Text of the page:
The national Confederation of Indigenous Nationalities of Ecuador (Conaie) said Thursday that it is not a sponsor of the national strike against high fuel prices but that local chapters are free to participate. The strike, called by the Indigenous and Peasant Movement of Cotopaxi (MICC) is scheduled for Friday, June 11.
“We support the movement to oppose the elimination of fuel subsidies and give our blessing to regional Conaie chapters to join the mobilization,” the national Conaie leadership said in a statement. The statement offered to participate in negotiations with the government of President Guillermo Lasso to find a solution to the “fuel price crisis.”
The strike was called by Leonidas Iza, president of MICC, who insists the protests will be peaceful. “Ours is an uprising not of disruption but of sending a powerful message to the government that the people of Ecuador will not tolerate rising fuel prices,” he said. “Like the people of Colombia, Peru and Chile, we will pursue a movement that seeks justice and sustainability for everyone.”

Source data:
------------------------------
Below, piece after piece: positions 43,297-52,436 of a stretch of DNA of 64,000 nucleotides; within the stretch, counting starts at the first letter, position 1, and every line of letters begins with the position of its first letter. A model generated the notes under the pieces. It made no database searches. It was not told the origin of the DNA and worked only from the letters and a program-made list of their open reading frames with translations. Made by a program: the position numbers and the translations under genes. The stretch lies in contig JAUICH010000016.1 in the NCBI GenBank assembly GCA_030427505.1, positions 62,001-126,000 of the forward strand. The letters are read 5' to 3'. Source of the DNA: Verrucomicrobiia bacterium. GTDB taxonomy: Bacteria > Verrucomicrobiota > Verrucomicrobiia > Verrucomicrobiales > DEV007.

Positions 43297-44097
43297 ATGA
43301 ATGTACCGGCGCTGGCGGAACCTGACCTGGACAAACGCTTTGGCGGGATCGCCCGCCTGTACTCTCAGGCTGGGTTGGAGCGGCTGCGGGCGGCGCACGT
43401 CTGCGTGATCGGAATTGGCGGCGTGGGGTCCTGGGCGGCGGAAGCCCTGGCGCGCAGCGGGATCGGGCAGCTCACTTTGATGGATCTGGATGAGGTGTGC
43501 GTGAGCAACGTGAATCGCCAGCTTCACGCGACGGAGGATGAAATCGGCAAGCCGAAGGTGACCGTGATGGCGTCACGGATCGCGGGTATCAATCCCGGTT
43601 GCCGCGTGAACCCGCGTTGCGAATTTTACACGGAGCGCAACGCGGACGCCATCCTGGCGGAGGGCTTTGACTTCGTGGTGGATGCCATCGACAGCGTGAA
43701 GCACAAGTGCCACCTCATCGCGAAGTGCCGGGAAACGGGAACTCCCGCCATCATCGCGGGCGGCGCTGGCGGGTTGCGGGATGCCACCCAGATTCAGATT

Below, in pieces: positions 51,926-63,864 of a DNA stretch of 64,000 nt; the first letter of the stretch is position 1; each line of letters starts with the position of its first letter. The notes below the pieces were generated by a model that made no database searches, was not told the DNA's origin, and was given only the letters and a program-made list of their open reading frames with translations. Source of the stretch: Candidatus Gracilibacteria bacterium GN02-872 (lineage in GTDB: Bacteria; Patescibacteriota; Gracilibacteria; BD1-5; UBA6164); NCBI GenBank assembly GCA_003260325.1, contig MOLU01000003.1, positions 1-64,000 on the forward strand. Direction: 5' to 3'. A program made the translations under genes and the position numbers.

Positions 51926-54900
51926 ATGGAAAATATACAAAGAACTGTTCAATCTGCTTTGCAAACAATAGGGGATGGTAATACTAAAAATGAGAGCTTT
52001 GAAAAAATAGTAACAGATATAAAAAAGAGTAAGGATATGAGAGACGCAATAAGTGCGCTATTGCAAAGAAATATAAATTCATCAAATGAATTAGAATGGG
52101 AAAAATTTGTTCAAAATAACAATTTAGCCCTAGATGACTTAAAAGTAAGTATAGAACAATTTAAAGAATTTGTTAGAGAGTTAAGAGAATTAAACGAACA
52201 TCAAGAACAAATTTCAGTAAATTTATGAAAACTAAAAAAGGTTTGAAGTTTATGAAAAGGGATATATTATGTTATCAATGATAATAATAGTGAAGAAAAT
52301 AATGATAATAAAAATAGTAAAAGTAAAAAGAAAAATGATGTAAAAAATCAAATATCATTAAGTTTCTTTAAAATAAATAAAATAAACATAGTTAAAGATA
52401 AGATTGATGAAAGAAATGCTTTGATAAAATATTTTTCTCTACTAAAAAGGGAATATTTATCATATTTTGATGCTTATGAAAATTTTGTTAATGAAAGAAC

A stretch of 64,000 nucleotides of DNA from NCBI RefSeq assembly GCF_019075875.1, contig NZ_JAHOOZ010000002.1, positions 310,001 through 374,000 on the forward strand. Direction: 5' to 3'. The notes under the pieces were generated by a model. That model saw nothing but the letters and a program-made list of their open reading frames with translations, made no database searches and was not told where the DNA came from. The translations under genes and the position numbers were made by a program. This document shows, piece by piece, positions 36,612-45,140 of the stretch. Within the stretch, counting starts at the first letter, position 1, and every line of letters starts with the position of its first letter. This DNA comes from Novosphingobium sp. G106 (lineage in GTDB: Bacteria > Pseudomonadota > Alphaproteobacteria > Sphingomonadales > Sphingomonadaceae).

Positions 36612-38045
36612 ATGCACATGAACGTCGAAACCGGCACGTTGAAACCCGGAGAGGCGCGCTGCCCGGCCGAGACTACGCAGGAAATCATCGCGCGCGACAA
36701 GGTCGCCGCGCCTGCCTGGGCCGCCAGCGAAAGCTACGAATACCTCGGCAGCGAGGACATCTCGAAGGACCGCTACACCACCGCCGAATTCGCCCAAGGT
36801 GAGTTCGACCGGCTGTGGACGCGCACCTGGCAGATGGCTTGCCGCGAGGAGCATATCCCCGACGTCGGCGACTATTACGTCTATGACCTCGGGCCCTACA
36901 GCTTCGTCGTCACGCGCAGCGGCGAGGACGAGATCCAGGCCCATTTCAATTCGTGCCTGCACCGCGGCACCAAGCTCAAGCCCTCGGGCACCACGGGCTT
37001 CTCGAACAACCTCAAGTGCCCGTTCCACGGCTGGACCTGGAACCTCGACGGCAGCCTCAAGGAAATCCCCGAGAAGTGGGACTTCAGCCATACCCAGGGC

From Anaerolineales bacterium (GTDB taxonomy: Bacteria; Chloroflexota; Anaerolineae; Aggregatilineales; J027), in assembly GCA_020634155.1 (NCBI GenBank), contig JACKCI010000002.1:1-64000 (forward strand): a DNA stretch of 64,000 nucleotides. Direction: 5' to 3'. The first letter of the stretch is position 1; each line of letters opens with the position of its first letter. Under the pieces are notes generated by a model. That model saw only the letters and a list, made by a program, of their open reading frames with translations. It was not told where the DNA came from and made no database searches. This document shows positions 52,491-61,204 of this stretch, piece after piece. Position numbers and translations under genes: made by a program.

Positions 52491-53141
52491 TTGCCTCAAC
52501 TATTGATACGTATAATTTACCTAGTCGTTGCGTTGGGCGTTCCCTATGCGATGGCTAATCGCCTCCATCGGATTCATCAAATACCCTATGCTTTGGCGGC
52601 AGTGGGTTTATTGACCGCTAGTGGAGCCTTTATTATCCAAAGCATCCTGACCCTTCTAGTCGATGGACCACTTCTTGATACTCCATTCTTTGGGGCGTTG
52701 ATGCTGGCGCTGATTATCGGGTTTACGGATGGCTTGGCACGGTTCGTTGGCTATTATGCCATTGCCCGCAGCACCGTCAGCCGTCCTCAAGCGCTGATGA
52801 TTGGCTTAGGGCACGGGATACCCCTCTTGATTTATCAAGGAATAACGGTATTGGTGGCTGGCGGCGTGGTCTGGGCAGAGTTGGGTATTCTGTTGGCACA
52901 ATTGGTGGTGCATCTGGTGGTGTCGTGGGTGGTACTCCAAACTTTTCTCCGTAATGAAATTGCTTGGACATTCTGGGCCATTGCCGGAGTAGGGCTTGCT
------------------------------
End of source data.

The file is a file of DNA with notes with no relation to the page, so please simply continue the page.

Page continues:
In addition to demanding the reinstitution of subsidies for diesel fuel and gasoline, Iza is demanding a rejection of loan requirements by the International Monetary Fund and World Bank. “We must stop all interaction with the IMF and other international monetary agencies. Ecuadorians will not allow themselves to be under the thumb of the money changers.”
According to political observers, support for a large-scale strike remains uncertain due to in-fighting among indigenous organizations. Iza, who is a candidate for the presidency of Conaie, refused to support Yaku Perez in the presidential election, claiming Perez supported neo-liberal positions. He also rejects the recent agreement between the indigenous Pachakutik political party and the Lasso government.
“The mobilization will be a test of Iza’s power and of the far-left of the indigenous movement,” says political science professor Carlos Gonzalez of San Francisco University-Quito. “There is great amount of anger and discord among indigenous leaders and many of them reject Iza’s philosophy of Indo-American communism. At the same time, there is great anger at the government for eliminating fuel subsidies so the protest could attract a high level of support.”
He adds: “I don’t think the strike will reach the level of the October 2019 event but it will provide an important gauge of support for the radical wing of the indigenous movement.”